I fell in love with Scott Pilgrim vs The World when I saw it on the big screen. The awkwardness, the blurred lines of boredom that can occur in your early twenties and Ramona’s changing hair colour all contribute to a great viewing experience. Having since read the six-part graphic novel series, it’s clear the film takes the most important narrative events of boy meets girl and translates them magnificently into a cinematic experience. It’s not very often that I’m satisfied with motion picture versions of books, but Scott Pilgrim was a winner straight away – even more so in hindsight.
Unfortunately, the Scott Pilgrim graphic novels didn’t meet all of my expectations. On-screen characters that I loved quickly became a huge nuisance. Turns out that the leading characters, Scott Pilgrim and Ramona Flowers, are only likeable in a 1hr 30 minute segment. Across the six installments, it becomes startlingly apparent that Scott is a bone idle scrounger with little motivation to get on in life. Even the comedy of Ramona’s evil ex-boyfriends can’t diminish the apathy of his character. On the flipside, Ramona is self-involved, resulting in an unapproachable character who is often too mardy. I find her far too elusive given that the whole series centralises around a young man fighting for her love and affection. I really wish the series had given more space to Kim Pine, Scott’s ex-girlfriend. Although she takes a back seat in the series, her sarcasm, wit, and bluntness really cuts across each installment. I absolutely love how biting and impatient she is. Perhaps this is Bryan Lee O’Malley’s greatest skill when it comes to characterisation: the ability to pick a particular trait for each construction and really augment it.
Each installment follows the plot outlined in the film, Scott Pilgrim faces each of Ramona’s evil exes. This creates a simple and repetitive narrative. The strongest installment was the fourth: Scott Pilgrim Gets It Together, which finally allows for character development. Scott Pilgrim actually starts to mature, as does the plotline. Scott gets himself a job, puts more effort into his relationship with Ramona and starts to give a damn about what’s going on around him. Character development is important to me as a reader, so this installment encouraged me to persevere.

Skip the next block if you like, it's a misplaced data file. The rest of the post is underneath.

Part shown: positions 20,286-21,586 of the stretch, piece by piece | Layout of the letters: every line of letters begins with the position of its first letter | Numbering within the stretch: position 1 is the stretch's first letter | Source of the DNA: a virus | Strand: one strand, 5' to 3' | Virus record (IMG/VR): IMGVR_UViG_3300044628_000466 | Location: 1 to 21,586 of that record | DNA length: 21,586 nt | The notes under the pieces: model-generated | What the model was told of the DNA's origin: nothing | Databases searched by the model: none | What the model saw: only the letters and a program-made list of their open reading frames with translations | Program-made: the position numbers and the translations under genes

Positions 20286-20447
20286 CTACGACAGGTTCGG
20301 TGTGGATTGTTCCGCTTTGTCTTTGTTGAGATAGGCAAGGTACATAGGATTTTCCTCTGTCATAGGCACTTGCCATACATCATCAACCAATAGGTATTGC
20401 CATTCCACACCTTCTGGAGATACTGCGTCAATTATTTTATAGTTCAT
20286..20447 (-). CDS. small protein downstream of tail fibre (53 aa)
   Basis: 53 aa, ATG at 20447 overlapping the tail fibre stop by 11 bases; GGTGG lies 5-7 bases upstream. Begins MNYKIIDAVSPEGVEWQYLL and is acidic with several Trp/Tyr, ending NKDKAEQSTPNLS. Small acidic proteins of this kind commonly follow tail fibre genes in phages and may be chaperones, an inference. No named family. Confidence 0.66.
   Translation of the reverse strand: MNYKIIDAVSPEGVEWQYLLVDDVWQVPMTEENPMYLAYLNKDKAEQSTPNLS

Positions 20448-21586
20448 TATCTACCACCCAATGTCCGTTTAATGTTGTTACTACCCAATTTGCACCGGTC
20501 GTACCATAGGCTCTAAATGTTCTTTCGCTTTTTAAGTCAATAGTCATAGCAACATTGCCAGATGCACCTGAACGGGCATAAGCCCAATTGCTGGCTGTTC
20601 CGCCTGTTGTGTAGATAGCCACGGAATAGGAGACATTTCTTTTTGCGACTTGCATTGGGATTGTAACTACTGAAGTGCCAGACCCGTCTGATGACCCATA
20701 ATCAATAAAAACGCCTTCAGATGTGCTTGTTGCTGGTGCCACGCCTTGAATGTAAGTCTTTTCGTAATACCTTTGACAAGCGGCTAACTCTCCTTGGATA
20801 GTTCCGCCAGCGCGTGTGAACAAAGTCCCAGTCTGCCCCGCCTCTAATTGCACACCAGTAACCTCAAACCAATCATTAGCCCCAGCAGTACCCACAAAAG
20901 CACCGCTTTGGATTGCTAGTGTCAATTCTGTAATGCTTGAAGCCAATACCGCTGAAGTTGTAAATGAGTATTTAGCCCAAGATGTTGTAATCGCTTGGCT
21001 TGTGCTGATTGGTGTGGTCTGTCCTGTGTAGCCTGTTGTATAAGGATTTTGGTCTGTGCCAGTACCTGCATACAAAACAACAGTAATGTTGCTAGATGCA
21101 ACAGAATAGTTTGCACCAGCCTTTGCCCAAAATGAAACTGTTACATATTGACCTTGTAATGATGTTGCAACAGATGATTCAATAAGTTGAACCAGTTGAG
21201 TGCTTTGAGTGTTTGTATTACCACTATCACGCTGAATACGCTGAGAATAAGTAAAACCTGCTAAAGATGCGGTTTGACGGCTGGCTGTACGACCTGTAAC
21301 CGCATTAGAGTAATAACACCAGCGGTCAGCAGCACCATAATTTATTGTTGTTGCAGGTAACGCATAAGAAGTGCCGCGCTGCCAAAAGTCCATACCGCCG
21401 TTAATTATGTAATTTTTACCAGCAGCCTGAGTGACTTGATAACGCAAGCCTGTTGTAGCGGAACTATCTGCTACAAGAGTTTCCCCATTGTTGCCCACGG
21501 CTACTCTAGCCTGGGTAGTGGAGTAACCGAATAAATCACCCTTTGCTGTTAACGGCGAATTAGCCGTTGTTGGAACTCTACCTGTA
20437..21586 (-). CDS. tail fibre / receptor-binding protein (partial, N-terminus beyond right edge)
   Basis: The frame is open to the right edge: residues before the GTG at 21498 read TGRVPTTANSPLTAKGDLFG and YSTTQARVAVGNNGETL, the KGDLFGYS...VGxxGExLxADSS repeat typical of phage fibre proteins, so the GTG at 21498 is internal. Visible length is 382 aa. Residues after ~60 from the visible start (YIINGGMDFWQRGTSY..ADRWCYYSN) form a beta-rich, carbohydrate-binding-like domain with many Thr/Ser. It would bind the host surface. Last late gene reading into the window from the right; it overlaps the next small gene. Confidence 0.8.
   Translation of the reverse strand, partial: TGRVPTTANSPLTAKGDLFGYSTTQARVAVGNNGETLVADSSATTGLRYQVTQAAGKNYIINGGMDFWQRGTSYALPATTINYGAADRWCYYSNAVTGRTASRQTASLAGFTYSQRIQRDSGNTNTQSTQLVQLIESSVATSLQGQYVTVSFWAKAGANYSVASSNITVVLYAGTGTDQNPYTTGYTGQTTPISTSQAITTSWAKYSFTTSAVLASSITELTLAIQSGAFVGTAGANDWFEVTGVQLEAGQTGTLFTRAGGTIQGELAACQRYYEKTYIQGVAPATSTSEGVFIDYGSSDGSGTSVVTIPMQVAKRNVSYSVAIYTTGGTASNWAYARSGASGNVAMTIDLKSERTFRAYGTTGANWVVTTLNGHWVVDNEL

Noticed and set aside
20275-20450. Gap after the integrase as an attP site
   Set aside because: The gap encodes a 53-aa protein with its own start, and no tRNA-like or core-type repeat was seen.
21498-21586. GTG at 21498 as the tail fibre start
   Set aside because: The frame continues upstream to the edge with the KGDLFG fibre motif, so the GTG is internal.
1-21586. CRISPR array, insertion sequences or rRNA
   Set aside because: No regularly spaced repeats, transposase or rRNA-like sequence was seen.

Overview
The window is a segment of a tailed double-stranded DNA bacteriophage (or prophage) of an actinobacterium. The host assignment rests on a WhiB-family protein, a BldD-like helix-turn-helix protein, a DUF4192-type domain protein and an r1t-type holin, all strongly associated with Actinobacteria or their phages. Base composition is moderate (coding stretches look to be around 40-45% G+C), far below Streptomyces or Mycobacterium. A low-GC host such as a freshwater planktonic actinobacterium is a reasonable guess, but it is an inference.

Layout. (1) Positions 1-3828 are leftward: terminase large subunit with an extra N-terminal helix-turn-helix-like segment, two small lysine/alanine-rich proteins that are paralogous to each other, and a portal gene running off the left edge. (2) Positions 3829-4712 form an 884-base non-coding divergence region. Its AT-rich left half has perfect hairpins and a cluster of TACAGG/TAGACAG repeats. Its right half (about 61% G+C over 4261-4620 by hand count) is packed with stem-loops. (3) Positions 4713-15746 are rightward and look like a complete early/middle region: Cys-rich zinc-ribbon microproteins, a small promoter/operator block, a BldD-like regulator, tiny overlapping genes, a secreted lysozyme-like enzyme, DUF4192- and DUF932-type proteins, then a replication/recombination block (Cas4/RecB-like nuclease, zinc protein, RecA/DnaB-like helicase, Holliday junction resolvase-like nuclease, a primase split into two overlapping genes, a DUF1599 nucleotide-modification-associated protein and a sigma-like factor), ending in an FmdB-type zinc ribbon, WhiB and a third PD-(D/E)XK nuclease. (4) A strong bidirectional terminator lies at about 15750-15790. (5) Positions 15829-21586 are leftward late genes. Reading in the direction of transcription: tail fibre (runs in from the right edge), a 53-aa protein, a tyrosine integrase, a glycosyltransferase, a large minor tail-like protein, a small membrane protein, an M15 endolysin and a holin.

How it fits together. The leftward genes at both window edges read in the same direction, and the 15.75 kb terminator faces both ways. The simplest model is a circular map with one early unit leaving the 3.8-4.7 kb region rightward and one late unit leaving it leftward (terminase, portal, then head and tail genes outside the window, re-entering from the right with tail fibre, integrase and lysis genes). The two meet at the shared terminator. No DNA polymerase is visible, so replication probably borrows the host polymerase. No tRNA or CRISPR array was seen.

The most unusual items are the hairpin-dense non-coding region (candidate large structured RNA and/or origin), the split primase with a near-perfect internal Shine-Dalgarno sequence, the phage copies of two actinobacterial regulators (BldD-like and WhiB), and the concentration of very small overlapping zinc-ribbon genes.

Aside from plot and characters, what’s more noticeable as the series progresses is the development of the artwork. The style becomes far more profound. I’ve always struggled with black and white artwork, preferring full colour in series such as Saga. The subtle changes in style and even penwork make the last three installments a far more pleasurable reading experience.
A real stand out piece of artwork for me is the frame featured above. Not only is it fantastically done, but I really love the crossover with Sonic The Hedgehog. A lot of praise needs to be given to the framework that the plot is shaped around. Taking characteristics and influences from the gaming industry – the nods to levelling up, gaining extra lives and winning coins for each ex-boyfriend that is defeated – really gives the series a refreshing quirkiness.
Bryan Lee O’Malley has really personalised his series, creating a direct relationship with the reader by giving insights into the creation of Scott Pilgrim and co. My favourite thing about the series, that I am yet to see in any other graphic novels, is the creator’s acknowledgement of things that inspired him. Each book has added extras including: playlists that inspired installments, crossovers with other artists, and descriptions of production from pens through to plot.
While I didn’t get on with the characters, there are certainly elements in each installment that different people will thoroughly enjoy. It’s safe to say I have a real love-hate relationship with Scott Pilgrim series, but at least I can always return to the film.